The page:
Wâpihyeskwew is said to have been exceedingly beautiful, so much so that the men of her village vied to become her husband. Before being betrothed, however, Wâpihyeskwew mysteriously became pregnant and in time gave birth to a child whose father remained unnamed.
Naturally, the village became determined to identify the one responsible, so the men gathered in a lodge and sat around the firepit to resolve the issue. The baby, they decided, was to be passed around the circle until it felt the need to relieve itself. Whoever the baby peed on, it was declared, would be considered its father.
Infatuated by Wâpihyeskwew’s undying beauty, Ohômisiw was determined to have her as a wife. As the baby was passed from one to another, he started gathering his saliva in anticipation. When the infant finally reached him, he slavered himself and exclaimed, “The baby peed on me!” The man sitting next to him, however, would not be fooled. “Ohômisiw is a liar!” He declared, “He gathered his saliva and slavered himself to try to fool us!”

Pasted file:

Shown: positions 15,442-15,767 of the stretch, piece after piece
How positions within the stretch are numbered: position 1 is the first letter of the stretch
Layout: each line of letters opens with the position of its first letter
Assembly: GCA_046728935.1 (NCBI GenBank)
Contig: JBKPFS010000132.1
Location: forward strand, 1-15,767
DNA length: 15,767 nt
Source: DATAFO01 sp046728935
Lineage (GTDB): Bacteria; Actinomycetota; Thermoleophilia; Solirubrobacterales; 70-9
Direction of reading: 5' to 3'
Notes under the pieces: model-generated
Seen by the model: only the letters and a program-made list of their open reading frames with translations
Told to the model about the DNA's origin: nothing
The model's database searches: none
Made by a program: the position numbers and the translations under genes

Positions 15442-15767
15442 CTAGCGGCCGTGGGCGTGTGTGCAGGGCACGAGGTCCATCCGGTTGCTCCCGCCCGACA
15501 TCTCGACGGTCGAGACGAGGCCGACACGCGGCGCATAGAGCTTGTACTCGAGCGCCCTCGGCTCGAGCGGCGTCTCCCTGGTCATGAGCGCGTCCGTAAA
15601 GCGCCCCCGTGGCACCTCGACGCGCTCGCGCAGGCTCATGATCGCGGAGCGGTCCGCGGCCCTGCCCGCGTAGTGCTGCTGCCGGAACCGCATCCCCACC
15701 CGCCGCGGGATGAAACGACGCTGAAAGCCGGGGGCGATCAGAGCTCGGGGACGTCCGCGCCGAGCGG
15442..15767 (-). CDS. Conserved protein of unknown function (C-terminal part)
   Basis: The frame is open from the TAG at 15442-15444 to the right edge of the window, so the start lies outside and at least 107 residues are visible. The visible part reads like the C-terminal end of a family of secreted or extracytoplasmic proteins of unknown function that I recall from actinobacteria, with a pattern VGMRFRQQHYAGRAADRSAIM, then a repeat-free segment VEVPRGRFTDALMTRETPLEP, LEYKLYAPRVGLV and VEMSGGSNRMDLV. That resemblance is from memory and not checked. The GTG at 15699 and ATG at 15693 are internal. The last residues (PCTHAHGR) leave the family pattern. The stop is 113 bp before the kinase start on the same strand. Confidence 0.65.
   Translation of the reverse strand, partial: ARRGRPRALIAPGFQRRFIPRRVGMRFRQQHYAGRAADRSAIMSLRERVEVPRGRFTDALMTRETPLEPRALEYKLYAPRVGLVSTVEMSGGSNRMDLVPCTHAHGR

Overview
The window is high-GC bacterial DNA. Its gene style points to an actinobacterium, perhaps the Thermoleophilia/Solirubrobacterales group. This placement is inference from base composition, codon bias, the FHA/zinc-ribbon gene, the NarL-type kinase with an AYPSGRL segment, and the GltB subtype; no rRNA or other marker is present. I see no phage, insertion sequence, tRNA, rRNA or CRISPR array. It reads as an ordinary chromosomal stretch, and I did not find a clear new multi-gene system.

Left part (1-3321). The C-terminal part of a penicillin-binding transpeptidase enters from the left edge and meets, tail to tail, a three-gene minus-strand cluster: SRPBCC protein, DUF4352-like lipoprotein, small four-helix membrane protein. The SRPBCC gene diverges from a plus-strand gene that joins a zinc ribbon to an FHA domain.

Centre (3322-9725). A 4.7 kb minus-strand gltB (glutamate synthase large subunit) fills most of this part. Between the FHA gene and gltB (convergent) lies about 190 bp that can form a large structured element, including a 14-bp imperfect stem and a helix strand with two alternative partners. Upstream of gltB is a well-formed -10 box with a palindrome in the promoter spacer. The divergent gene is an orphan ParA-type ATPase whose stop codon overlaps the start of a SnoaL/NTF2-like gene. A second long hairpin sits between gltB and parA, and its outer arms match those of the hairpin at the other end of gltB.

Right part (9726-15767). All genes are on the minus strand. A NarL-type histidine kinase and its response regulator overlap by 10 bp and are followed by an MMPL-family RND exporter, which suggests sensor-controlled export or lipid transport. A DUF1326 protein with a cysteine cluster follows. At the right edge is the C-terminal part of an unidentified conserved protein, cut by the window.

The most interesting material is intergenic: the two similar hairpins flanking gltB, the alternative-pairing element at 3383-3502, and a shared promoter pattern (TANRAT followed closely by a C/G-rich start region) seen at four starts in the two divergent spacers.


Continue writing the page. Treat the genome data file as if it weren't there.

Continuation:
Wâpihyeskwew translates as ‘ptarmigan woman’ and ohômisiw as ‘Great horned owl.’ Note that predator/prey relationships are traditionally expressed symbolically as romantic or even sexual relationships, including the relationships that exist between us humans and the animals we depend on.